Since you are consuming the leaves of what makes green tea, you will get 3x the amount of caffeine that you would have in a cup of tea – this is similar to a cup of coffee.
Phytochemical (antioxidant) that helps boost metabolism
Suggested to decrease cholesterol and blood pressure
Good source of antioxidants, vitamin C, B6,and A, riboflavin, iron and magnesium
A study published in 2015 suggested that leaf and bark extracts of Moringa collected from the Saudi Arabian region possess anti-cancer activity that can be used to develop new drugs for treatment of breast and colorectal cancers.
Another study in 2013 supports its use to inhibit the growth of pancreatic cancer cells
Keep an eye out for new research on this promising health booster!
Some suggest wheatgrass helps to improve immunity, kill harmful digestive bacteria, and rid the body of waste
However, there are no significant studies that support these claims
It has also been touted as treatment for cancer and chemotherapy side effects, anemia, diabetes, infections, ulcerative colitis, and joint pain
Again there is limited supporting research for these claims
However! Wheatgrass is full of nutrients that give your nutrition game a leg up in a small shot
It is nutrient dense with iron, calcium, magnesium, amino acids, chlorophyll, and vitamins A, C
One cup of chopped kale has more than twice the vitamin C of an orange, a whopping 684% of vitamin K, and rings in at a mere 33 calories.
It makes a great base for smoothies or juices!
Heads up, kale can give juice a little kick (relative of the radish family)
Nutrients found in Kale helps lower cholesterol, and support cardiovascular, skin, hair, bone, and digestion health.
Packed with fiber, potassium, healthy nitrates and manganese
The boost of fiber will help move things along in the digestive system
Beets have been touted as a performance enhancer due to their naturally occurring nitrates
Be sure to cook these little guys to help bring out their flavors and make them easier to digest.
Roast, bake, or steam this root to soften them up until tender
about 15 minutes of steaming is ideal for nutrient retention
Increased cooking time diminishes the concentration of phytonutrients in beets
Add them to smoothies or juice
Adding to juice raw will help to sweeten the juice without excess sugar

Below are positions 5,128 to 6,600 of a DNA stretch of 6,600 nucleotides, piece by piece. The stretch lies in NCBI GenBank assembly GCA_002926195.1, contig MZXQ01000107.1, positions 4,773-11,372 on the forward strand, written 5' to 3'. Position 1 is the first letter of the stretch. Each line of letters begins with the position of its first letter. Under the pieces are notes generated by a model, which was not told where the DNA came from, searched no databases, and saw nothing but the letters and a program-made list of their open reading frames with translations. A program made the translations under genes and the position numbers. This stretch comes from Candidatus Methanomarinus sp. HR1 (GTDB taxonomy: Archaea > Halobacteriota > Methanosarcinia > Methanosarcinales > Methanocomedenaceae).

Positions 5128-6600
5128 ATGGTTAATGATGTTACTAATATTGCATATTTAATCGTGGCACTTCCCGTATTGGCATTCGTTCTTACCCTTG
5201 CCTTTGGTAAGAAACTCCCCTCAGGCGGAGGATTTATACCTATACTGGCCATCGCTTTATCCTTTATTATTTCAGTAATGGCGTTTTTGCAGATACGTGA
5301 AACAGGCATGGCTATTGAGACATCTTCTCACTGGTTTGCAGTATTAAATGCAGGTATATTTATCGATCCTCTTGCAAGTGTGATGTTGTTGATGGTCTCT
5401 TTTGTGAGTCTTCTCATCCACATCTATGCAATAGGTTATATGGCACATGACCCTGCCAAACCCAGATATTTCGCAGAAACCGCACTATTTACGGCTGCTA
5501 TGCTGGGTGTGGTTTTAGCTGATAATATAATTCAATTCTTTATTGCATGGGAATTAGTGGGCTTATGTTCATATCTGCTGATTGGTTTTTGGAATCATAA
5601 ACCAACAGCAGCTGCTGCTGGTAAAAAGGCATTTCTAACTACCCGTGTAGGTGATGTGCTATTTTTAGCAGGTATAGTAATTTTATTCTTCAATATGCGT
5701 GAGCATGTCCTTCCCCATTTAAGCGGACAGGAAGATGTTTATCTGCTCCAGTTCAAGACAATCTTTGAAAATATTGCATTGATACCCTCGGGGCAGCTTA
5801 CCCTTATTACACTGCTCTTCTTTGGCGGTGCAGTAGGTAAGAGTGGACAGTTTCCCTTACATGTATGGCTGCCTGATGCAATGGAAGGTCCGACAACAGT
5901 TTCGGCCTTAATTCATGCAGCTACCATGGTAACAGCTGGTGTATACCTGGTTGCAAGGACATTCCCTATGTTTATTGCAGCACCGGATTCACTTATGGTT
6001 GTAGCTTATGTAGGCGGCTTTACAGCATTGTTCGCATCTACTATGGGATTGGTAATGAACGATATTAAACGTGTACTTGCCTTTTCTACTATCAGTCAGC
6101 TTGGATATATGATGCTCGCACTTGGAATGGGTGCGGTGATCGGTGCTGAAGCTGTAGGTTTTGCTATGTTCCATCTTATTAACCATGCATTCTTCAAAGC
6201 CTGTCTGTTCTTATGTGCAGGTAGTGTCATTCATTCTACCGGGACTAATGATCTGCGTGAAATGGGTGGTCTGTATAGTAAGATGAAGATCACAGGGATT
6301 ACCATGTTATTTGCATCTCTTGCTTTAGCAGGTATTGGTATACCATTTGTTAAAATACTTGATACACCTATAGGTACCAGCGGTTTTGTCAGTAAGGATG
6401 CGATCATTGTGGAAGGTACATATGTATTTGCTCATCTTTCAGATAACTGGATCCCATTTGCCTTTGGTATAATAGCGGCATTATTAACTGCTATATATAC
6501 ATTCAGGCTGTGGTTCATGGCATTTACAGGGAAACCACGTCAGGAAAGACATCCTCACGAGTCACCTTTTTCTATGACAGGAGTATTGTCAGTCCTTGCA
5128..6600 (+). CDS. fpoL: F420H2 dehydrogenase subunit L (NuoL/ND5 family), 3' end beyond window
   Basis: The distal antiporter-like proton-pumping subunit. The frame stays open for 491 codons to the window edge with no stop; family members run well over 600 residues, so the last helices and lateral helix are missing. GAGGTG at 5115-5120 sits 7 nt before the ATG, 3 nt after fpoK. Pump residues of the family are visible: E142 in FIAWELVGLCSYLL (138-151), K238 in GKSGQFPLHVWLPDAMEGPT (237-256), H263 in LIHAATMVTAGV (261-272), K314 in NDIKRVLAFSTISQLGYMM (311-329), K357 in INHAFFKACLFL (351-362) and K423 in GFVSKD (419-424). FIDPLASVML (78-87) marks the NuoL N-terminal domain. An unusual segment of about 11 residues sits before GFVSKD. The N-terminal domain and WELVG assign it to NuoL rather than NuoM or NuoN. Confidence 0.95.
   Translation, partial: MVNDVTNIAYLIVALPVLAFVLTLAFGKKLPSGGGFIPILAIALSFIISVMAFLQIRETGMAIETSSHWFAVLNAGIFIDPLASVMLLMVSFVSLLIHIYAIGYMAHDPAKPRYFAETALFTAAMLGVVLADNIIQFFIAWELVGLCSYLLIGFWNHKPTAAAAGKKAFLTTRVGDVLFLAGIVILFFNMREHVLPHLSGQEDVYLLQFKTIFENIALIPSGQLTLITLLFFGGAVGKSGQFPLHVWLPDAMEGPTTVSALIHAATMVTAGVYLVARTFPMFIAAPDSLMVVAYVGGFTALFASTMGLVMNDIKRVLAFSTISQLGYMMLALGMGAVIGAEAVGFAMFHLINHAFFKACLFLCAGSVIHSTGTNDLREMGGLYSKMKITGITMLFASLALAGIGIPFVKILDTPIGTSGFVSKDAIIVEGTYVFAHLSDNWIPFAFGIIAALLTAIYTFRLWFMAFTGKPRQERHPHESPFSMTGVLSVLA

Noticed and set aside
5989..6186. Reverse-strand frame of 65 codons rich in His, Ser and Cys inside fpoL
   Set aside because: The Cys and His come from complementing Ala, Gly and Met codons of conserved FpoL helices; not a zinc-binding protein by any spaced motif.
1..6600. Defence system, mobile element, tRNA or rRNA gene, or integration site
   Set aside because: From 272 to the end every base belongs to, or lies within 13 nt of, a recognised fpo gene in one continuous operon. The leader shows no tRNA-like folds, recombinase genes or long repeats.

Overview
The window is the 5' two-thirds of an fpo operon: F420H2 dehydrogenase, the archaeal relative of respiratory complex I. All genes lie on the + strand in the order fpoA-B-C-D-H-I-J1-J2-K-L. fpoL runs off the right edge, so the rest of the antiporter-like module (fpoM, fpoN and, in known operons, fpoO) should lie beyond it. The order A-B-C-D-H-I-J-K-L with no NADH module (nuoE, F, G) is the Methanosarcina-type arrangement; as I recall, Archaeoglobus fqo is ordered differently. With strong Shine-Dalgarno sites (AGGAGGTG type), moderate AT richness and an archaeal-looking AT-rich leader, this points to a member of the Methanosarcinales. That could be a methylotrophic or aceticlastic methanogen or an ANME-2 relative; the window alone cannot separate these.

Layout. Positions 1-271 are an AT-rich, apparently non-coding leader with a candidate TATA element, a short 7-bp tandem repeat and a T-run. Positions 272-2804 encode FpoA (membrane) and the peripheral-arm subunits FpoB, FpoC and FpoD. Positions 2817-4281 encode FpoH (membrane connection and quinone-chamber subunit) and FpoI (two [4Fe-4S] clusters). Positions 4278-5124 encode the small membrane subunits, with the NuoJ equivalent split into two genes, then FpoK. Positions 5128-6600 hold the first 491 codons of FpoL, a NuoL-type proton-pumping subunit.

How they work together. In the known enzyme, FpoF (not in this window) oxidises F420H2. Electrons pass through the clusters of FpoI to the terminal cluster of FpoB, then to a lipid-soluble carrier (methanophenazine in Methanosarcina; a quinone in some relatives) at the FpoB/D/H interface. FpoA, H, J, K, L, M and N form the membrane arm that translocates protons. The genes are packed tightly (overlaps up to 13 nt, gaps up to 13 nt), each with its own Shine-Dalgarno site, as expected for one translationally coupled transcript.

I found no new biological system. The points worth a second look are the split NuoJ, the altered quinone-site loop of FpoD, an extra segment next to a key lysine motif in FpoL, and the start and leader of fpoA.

If you want to be strong like Popeye… sneak in some spinach!
It is chock-full of niacin, zinc, protein, fiber, vitamins A, C, E and K, thiamin, vitamin B6, folate, calcium, iron, magnesium, phosphorus, potassium, copper, and manganese.
In other words this is a perfect way to boost the nutrient density of your diet!
Abundant in flavonoids (antioxidant)
Potential to reduce cholesterol
Helps improve cardiovascular health (folate), lower high blood pressure (magnesium)
Suggested to improve brain function, memory, and mental clarity
Another great base for smoothies and juices!
Often used to aid in digestion, reduce nausea, and help fight a cold
anti-inflammatory and antioxidant effects
potential for the reduction of muscle soreness
suggested to lower blood sugars and cholesterol levels, improve heart disease risk factors, brain function, cancer risks, and fight infections
Throw a thumb-size amount in your juice blend (may give the drink a little kick to wake you up!)
Also, juice ginger by itself or with turmeric and lemon and add to hot tea (rooibos tea is good)
Curcumin is the main active ingredient in this bright orange root. Curcumin has powerful antioxidant and anti-inflammatory properties
Consume with black pepper to enhance the absorption of curcumin in the turmeric. It is also fat soluble and a good addition to a smoothie that contains avocado (avocados give your smoothie a creamy texture!)
Turmeric is typically found in curry dishes but can be added to other foods for a savory, almost cheesy flavor.
Suggested to improve brain function, lower cardiovascular disease risk, prevent and treat cancer, Alzheimer’s disease, and could reduce arthritis inflammation.